Rita strengthened into a hurricane on Tuesday as it lashed the Florida Keys with heavy rain and strong wind, threatening the island chain with a storm surge of up to 7 feet and sparking fears the storm could eventually bring new misery to the Gulf Coast.
Rita became a Category 1 hurricane with sustained top wind of 75 mph during the morning, said meteorologist Michelle Mainelli at the National Hurricane Center in Miami. She said the wind speed was confirmed by data collected by a reconnaissance plane sent into the storm.
Thousands of residents and tourists had fled the Keys in advance of Rita, which forecasters said could dump up to 15 inches of rain on parts of the low-lying island chain.
Rita promised to gain more strength as it crossed the warm Gulf of Mexico for a weekend landfall, most likely in Texas although Louisiana could end up in its path.
"Right now, all projected paths point to a Texas landfall," CBS News Meteorologist George Cullen said.
Officials of Galveston, Texas — nearly 900 miles from Key West — were already calling for a voluntary evacuation. Louisiana Gov. Kathleen Blanco urged everyone in the southwest part of the state to prepare to evacuate.
Hurricane warnings were posted for the Keys and Miami-Dade County, the National Hurricane Center said. Residents and visitors were ordered to clear out of the Keys, and voluntary evacuation orders were posted for some 134,000 Miami-Dade residents of coastal areas such as Miami Beach.
At 8 a.m. EDT, Rita was centered about 100 miles east-southeast of Key West. It was moving between west and west-northwest at nearly 15 mph, according to the hurricane center.
South Floridians had kept a wary eye on Rita, which threatened to arrive Tuesday and drop up to 15 inches of rain on some parts of the low-lying Keys. Oil prices surged on the possibility that oil and gas production would be interrupted once again.
"I've lived in Florida all my life," said James Swindell, 37, who shopped along a cleared-out Miami Beach on Monday. "You always have to be worried about a storm, because they are too unpredictable and they can shift on you at the last minute. Nobody knows what they are going to do."
In New Orleans, the mayor suspended his plan to start bringing residents back to the city after forecasters warned that Rita could follow Hurricane Katrina's course into the Gulf of Mexico and shatter his city's already weakened levees.
"It's projected to be a category 3 storm," said Nagin on CBS News' The Early Show. "It's probably going to pass to the west of us, which means if it gets close enough, we would get most of the wind and the rain from this hurricane."
From Havana, CBS' Portia Siegelbaum reports Cuban Civil Defense authorities were maintaining a hurricane alert in six provinces including the capital and a hurricane watch in two others. At midday Tuesday, Rita was passing north of the famed Varadero beach resort and was expected north of Havana around 4 p.m.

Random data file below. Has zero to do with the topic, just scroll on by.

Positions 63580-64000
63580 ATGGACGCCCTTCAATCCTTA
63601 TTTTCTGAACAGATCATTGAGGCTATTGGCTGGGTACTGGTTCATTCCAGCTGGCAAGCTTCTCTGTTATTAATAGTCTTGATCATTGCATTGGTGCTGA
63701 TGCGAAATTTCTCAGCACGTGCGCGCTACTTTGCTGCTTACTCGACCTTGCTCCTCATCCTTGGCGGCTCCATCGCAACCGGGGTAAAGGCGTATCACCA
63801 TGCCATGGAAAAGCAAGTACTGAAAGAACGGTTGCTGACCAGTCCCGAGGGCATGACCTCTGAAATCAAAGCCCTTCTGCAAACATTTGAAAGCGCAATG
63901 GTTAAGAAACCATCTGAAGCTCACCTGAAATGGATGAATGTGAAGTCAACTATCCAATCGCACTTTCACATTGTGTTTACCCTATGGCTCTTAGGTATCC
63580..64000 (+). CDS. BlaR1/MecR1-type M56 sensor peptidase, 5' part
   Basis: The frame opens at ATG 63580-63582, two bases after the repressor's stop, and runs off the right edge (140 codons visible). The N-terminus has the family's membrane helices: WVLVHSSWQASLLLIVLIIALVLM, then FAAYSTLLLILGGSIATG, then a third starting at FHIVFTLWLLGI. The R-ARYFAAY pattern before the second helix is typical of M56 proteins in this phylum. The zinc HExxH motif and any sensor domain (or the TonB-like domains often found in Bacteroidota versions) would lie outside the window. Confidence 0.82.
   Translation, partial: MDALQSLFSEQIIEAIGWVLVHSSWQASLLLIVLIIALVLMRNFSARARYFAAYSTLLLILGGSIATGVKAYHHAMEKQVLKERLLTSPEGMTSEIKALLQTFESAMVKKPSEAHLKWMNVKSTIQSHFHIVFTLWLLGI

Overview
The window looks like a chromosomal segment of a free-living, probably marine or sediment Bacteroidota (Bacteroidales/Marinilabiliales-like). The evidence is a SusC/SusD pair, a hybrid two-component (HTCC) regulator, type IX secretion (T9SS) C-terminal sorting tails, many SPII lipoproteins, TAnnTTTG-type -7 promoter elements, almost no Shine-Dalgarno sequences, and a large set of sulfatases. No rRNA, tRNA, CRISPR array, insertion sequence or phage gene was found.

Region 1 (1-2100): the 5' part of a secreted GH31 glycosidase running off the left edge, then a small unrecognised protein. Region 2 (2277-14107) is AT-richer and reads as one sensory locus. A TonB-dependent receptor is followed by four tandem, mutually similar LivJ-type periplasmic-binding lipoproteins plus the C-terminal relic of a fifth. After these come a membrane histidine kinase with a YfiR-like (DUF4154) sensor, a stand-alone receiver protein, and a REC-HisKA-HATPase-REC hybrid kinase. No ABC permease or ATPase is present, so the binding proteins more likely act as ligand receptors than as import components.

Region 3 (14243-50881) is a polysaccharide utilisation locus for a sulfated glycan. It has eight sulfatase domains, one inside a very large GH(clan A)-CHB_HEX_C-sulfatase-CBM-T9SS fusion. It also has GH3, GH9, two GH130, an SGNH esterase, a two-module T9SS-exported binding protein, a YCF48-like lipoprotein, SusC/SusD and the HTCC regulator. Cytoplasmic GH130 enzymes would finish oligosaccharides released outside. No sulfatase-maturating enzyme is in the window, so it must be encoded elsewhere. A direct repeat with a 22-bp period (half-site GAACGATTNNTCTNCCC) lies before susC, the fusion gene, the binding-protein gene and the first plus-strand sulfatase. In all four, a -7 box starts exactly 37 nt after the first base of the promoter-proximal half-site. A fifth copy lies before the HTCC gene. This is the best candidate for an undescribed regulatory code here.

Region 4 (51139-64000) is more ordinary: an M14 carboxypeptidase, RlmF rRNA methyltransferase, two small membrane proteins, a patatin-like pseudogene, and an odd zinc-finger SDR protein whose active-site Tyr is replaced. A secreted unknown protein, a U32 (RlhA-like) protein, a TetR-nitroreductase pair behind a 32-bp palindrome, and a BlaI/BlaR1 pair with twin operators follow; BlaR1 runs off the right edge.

Despite the storm's distance from the island, school were closed Tuesday. Before learning that the storm would most likely bypass the island, Cubans could be seen stocking up on bottled water, bread and canned goods.
The storm's outer rain bands began drenching the Keys and Miami-Dade County early Tuesday after felling trees in the Bahamas. Shortly before it was upgraded to hurricane status, it was moving west-northwest at 15 mph.
"The main concern now is the Florida Keys," said Max Mayfield, director of the National Hurricane Center in Miami. "It's moving over very warm water and that's extremely favorable for development."
In the Florida Keys, it's typically tough to get a hurricane warning taken seriously. Not this time. People not only heard the order to get out, they listened — residents and tourists alike.
"You've got to be smart about it and if you don't respect it after what happened to Katrina, it's disrespectful not to leave when they tell you to leave," said a tourist.
But by Tuesday morning, emergency officials said it was too late to leave, and anyone left should simply go to a shelter, reports CBS News Correspondent Mark Strassmann.
"We're just trying to get enough gas to get home," said Andres Sweeting, 29, of Miami, as he stopped at a Coconut Grove gas station with his family. Long lines of customers had depleted two of the station's four gasoline tanks.
Rita is the seventh hurricane to hit Florida in the last 13 months, and the 17th named storm of the Atlantic hurricane season, making this the fourth-busiest season since record-keeping started in 1851. The record is 21 tropical storms in 1933.
"I'm calling for a voluntary evacuation of Galveston," Texas, said Mayor Lyda Ann Thomas. Forecasters said Rita could make landfall in Mexico or Texas by the weekend, with a possibility that it could turn toward Louisiana.
Louisiana Gov. Kathleen Blanco urged everyone in the southwest part of the state to prepare to evacuate. "If Rita passes us by, we will thank the Lord for our blessings," Blanco told the state's storm-weary residents in a televised address.
Nagin told Early Show co-anchor Hannah Storm getting cooperation on this evacuation order shouldn't be a problem.
"I don't think we're going to have to really strongly enforce it," he said. "Anybody that comes back to New Orleans and sees the devastation from Katrina and realizes that there is another category 3 storm out in the Gulf, they should leave pretty quickly."
The last hurricane to directly hit Key West was 1998's Hurricane Georges, which slammed the city with 105 mph winds, damaging hundreds of homes and closing the island to tourists for two weeks.
Crude-oil futures rose above $67 a barrel Monday, in part because of worries about Rita. About 56 percent of the Gulf's oil production was already out of operation Monday because of Katrina's damage, the federal Minerals Management Service said.